Wednesday, December 28, 2016

Do the North Carolina Legislature's Power-Stripping Laws Violate the Federal Constitution?

by Michael Dorf

My latest Verdict column discusses the two laws recently enacted by the Republican-dominated North Carolina legislature stripping the Democratic Governor-elect of some of the key powers enjoyed by the departing Republican Governor. One of the new laws also limits the jurisdiction of the state supreme court, which--not coincidentally--is about to have a Democratic majority. I mostly focus on potential challenges under state law, noting also that the law could be vulnerable to a federal challenge under the Voting Rights Act. Here I want to consider possible federal constitutional challenges.

I'll begin by assuming arguendo that the "real" rule in North Carolina is that Democratic governors have fewer powers than Republican governors. Below I relax that assumption, but for now, it will simplify the analysis to imagine that the law in North Carolina defines the powers of the governor as weaker for Democrats than for Republicans. Is that a violation of the federal Constitution? If so, what part?

As Prof. Buchanan noted in a post last week, one textually inviting challenge arises under the Guarantee Clause. By hobbling the Democratic governor, the legislature seems to be guaranteeing a big-R Republican government, not a small-r republican form of government. Yet, as he also notes, longstanding precedents going back to Luther v. Borden in 1849 render the Guarantee Clause non-justiciable. Although a couple of early 1990s opinions by Justice O'Connor (summarized in a footnote here) raised the possibility that Guarantee Clause claims might be justiciable after all, the current Supreme Court, to say nothing of the Supreme Court that will emerge after the next appointment, seems unlikely to be receptive to such a claim.

How then, might one challenge the actions of the North Carolina legislature under the federal Constitution? The Equal Protection Clause of the Fourteenth Amendment is a possibility, but political party affiliation has not heretofore been recognized as a suspect or semi-suspect classification. Without that, the legislation would be subject only to rational basis scrutiny, which it could probably satisfy based on the fig leaves of public-regarding justifications about the allocation of authority in North Carolina. Of course the legislature's claim that the governor needed to be reined in to protect the balance of powers in North Carolina does not reflect the true motivation for the legal changes, but under rational basis scrutiny, true motivation is typically irrelevant.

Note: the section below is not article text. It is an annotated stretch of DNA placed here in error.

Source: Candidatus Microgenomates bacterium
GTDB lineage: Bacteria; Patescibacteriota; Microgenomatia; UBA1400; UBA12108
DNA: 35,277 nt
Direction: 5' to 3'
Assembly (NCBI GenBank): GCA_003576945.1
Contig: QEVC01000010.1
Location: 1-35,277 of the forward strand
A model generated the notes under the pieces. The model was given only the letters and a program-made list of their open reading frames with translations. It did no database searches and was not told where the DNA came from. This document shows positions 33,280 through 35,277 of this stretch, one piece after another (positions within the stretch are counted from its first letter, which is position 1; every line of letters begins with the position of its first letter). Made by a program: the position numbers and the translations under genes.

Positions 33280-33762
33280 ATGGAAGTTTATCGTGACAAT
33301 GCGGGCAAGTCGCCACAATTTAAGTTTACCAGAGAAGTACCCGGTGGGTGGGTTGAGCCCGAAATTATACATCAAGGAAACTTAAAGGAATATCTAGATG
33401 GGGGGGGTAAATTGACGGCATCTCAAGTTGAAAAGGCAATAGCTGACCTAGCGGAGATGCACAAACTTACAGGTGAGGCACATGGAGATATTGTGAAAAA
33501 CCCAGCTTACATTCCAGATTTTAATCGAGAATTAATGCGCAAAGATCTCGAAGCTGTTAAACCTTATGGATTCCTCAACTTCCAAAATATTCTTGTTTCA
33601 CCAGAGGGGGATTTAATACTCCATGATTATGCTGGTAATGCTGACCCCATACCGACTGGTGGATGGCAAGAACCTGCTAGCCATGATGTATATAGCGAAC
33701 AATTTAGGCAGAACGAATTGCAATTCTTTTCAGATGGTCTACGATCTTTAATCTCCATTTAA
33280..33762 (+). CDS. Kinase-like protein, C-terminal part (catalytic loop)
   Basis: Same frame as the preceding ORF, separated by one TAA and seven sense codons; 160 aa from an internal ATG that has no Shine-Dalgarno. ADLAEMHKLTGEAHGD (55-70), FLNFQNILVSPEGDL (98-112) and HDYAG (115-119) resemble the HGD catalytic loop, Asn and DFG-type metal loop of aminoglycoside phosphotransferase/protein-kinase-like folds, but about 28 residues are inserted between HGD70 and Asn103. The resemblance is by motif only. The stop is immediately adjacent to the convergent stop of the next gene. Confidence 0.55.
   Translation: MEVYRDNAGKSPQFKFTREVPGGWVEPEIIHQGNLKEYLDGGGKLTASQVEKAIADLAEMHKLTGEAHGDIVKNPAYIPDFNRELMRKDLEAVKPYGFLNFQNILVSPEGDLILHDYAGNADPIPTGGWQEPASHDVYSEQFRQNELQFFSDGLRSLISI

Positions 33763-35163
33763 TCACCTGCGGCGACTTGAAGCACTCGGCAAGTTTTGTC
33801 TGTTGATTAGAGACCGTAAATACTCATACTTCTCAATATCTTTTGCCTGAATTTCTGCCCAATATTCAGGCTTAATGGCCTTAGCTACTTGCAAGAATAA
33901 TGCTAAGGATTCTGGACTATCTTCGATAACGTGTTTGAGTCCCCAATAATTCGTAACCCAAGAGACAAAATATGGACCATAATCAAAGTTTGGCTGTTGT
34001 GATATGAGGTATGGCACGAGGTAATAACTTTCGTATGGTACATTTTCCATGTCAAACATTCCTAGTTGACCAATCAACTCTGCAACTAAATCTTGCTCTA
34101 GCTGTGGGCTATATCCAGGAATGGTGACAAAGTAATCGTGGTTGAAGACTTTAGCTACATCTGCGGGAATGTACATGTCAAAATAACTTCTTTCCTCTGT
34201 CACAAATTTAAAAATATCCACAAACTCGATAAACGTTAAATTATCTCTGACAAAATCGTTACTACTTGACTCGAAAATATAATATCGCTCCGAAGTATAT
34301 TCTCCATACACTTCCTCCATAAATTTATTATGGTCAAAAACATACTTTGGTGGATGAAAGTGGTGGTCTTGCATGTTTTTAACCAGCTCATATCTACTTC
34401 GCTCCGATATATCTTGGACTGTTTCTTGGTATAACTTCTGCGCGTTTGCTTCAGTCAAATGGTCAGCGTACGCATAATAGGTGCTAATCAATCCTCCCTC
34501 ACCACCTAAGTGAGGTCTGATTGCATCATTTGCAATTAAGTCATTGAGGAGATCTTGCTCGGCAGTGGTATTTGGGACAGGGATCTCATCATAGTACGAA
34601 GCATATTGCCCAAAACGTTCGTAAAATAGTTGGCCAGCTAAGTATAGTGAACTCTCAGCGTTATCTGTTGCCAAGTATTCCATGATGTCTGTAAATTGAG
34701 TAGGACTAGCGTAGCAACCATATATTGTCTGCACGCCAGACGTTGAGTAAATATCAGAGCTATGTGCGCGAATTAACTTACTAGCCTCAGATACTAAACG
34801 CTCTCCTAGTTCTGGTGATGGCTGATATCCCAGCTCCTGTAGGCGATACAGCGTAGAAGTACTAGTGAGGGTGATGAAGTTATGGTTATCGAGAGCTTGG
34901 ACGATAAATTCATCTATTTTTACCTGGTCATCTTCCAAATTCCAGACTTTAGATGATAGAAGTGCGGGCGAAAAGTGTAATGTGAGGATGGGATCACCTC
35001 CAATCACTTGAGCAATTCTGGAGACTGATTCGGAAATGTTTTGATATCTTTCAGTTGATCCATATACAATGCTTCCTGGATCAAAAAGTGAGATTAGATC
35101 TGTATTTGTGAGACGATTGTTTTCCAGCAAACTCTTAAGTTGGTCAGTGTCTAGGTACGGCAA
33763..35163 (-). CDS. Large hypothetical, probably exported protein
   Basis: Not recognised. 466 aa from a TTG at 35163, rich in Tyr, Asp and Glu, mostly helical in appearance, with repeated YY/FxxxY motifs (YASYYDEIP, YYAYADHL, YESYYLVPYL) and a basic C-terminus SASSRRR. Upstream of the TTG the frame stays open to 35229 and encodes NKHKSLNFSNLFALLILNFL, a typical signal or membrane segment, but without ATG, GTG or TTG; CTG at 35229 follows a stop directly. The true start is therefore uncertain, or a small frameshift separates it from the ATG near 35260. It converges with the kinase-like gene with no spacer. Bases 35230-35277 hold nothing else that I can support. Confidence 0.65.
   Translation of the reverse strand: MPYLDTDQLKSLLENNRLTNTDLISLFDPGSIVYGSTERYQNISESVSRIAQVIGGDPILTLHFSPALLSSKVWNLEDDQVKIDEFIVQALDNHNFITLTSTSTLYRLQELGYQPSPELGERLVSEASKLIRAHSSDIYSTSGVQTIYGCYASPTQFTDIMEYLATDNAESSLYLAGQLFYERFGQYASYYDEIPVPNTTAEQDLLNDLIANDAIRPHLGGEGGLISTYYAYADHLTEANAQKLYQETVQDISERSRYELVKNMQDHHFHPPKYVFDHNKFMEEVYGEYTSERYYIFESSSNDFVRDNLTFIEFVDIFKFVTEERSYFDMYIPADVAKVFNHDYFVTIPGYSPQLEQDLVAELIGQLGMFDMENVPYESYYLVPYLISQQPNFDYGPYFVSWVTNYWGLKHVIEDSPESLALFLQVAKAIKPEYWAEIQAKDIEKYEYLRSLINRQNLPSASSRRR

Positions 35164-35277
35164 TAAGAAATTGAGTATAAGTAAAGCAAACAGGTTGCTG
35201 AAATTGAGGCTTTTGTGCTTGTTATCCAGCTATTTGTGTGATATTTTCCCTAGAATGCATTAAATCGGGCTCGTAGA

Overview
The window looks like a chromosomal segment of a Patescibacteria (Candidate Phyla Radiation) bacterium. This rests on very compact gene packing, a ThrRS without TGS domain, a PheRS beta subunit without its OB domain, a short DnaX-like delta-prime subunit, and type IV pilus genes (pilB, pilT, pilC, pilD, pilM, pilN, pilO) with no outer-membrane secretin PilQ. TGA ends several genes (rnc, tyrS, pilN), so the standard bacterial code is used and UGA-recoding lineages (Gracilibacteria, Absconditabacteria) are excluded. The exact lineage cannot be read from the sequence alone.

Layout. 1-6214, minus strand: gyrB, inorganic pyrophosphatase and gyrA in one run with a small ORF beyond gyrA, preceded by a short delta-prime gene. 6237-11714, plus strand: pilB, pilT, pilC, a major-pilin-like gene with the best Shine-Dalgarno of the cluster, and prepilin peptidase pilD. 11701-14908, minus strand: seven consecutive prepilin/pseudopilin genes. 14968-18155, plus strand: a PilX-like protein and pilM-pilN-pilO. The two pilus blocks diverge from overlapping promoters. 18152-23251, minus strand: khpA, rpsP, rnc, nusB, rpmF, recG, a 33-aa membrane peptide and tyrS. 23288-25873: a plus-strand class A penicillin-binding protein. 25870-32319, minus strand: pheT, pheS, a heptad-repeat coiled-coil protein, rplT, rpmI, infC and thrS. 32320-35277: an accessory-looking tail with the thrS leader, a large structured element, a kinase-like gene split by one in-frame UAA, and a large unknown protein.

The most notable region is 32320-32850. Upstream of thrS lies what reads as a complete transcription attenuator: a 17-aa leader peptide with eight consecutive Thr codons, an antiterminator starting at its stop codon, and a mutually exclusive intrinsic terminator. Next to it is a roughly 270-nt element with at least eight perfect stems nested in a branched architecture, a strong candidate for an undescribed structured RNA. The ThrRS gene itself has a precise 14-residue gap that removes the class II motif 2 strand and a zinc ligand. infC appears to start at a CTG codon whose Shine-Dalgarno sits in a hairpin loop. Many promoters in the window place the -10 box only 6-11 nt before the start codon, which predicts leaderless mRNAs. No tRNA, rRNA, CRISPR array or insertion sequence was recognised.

A better way to get to heightened scrutiny runs through the First Amendment (as made applicable to the states via the Fourteenth). Rutan v. Republican Party of Illinois and other SCOTUS cases prohibit government from discriminating based on political party affiliation in hiring and firing relatively low-level employees, based on the free speech rights of the employees. To be sure, Rutan and those other cases permit party affiliation to serve as a basis for selecting high-level officials, but presumably that's because such high-level officials carry out policies set by the elected officials--where persons of different parties can compete equally. There's no problem with a Republican governor considering only Republicans for his cabinet, but that's because we take for granted that Democrats as well as Republicans are entitled to run for the same office of governor.

One might object to what I've just proposed on the ground that making the powers of the governor the same regardless of whether the governor is a Republican or a Democrat is not a matter of the free speech of candidates; it's a matter of the basic ground rules of democracy. That concern, the objection continues, is simply the Guarantee Clause concern in disguise, and therefore any complaint about its violation should be non-justiciable.

I find this (hypothetical) objection not especially damning, because it was the very objection that was lodged by Justices Frankfurter and Harlan, dissenting in Baker v. Carr. In finding that challenges to legislative malapportionment under the Equal Protection Clause were nonetheless justiciable, the Baker majority did not overrule Luther, but it did indicate that the non-justiciability of Guarantee Clause claims was just that: a limit on the justiciability of claims under the Guarantee Clause, not a limit on the justiciability of claims that are brought under other constitutional principles simply because they challenge arrangements that also could be challenged (in a political forum) under the Guarantee Clause. Baker said, in effect, that Luther didn't apply to Equal Protection claims. Likewise, it wouldn't apply to First Amendment claims.